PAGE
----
United has announced “enhancements” to its United MileagePlus program starting this fall and as usual, the enhancements are anything but enhancements. Here’s what I do not understand — why can’t United just call a devaluation a devaluation? Claiming stopovers are “too confusing” United is replacing them with an “Excursionist Rule” (wait, what?), a far more confusing made-up term with arbitrary rules. United also is “reducing fees” on award tickets…unless you have Platinum status or Gold status or Silver status or need to make a change to your reservation two months or less before travel…
United MileagePlus Stopovers Re-branded “Excursionist Perk”
An excursionist is “a person who goes on excursions”. An excursion is “a short trip or outing to some place, usually for a special purpose and with the intention of a prompt return.” Meanwhile, United says, “The Excursionist Perk is not defined by time, while the stopover policy is.”
Here’s how United describes it:
The Excursionist Perk is a free one-way award within select multi-city itineraries. Members who book an itinerary with three or more one-way awards will be eligible to receive one of those one-way awards for free, if it meets all of these conditions:
- The Excursionist Perk cannot be in the MileagePlus defined region where your travel originates. (For example, if your journey begins in North America, you will only receive the Excursionist Perk if travel is within a region outside of North America.)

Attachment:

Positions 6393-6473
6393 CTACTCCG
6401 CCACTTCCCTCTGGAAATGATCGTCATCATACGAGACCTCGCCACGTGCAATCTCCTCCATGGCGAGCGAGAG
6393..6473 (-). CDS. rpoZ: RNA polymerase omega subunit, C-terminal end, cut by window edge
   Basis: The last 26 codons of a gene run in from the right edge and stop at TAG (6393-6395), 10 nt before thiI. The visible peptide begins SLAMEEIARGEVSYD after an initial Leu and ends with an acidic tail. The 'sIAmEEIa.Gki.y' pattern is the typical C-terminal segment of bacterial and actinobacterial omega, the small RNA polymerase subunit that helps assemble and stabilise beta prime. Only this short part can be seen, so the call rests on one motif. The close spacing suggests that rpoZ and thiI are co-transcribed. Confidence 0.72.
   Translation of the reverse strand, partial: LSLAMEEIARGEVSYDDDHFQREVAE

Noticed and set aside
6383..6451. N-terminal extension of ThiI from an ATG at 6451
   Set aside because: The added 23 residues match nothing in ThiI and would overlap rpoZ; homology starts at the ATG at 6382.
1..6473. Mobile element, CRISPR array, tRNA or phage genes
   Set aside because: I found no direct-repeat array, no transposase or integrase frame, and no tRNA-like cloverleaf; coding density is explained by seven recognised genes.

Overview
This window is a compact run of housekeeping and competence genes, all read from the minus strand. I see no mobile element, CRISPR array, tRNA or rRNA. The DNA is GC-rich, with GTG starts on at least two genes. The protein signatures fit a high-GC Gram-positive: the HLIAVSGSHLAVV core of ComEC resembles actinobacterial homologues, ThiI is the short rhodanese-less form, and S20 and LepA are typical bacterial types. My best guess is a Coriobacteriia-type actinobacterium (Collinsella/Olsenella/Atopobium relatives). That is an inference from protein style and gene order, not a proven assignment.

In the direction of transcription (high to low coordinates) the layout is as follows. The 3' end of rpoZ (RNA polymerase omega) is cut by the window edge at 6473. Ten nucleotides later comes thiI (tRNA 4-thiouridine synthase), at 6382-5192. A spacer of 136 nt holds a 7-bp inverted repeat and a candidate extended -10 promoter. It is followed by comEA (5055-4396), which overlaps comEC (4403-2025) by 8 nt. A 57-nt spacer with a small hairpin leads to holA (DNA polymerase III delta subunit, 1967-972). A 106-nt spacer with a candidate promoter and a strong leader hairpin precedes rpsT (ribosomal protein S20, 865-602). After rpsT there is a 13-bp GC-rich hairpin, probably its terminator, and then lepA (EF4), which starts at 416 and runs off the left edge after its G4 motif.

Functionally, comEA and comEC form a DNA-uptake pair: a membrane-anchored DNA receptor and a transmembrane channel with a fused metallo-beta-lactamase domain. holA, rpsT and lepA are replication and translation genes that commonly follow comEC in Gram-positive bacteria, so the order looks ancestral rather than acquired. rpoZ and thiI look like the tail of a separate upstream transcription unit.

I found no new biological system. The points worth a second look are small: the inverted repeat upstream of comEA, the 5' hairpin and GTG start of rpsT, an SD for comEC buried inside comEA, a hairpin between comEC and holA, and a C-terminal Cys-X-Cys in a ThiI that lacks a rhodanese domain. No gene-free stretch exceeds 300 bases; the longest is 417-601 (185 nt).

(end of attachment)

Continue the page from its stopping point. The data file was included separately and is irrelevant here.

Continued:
- Travel must end in the same MileagePlus defined region where travel originates.
- The origin and destination of the Excursionist Perk is within a single MileagePlus defined region.
- The cabin of service and award type of the free one-way award is the same or lower than the one-way award preceding it.
- If two or more one-way awards qualify for this benefit, only the first occurrence will be free.
If you’re confused, United cites two examples to try to explain it — a trip to Europe and a more convoluted trip to Mexico:
For the Europe trip, nothing changes. A stopover within Europe on a North American – Europe redemption will still be complimentary, which is more than Delta and American offer their members.
For the Mexico trip, United hypothesizes a MEX-EWR-LAS-SAN-MEX trip with three stopovers, stating that Newark to Las Vegas will be free and this “complex” itinerary can now be booked online. True, this itinerary cannot be booked online or over the phone right now — United’s system is currently unable to price something this complex on a single PNR. But pity the fool who wastes 12,500 miles to fly from San Diego to Las Vegas (hint: Southwest offers reasonable non-stop flights).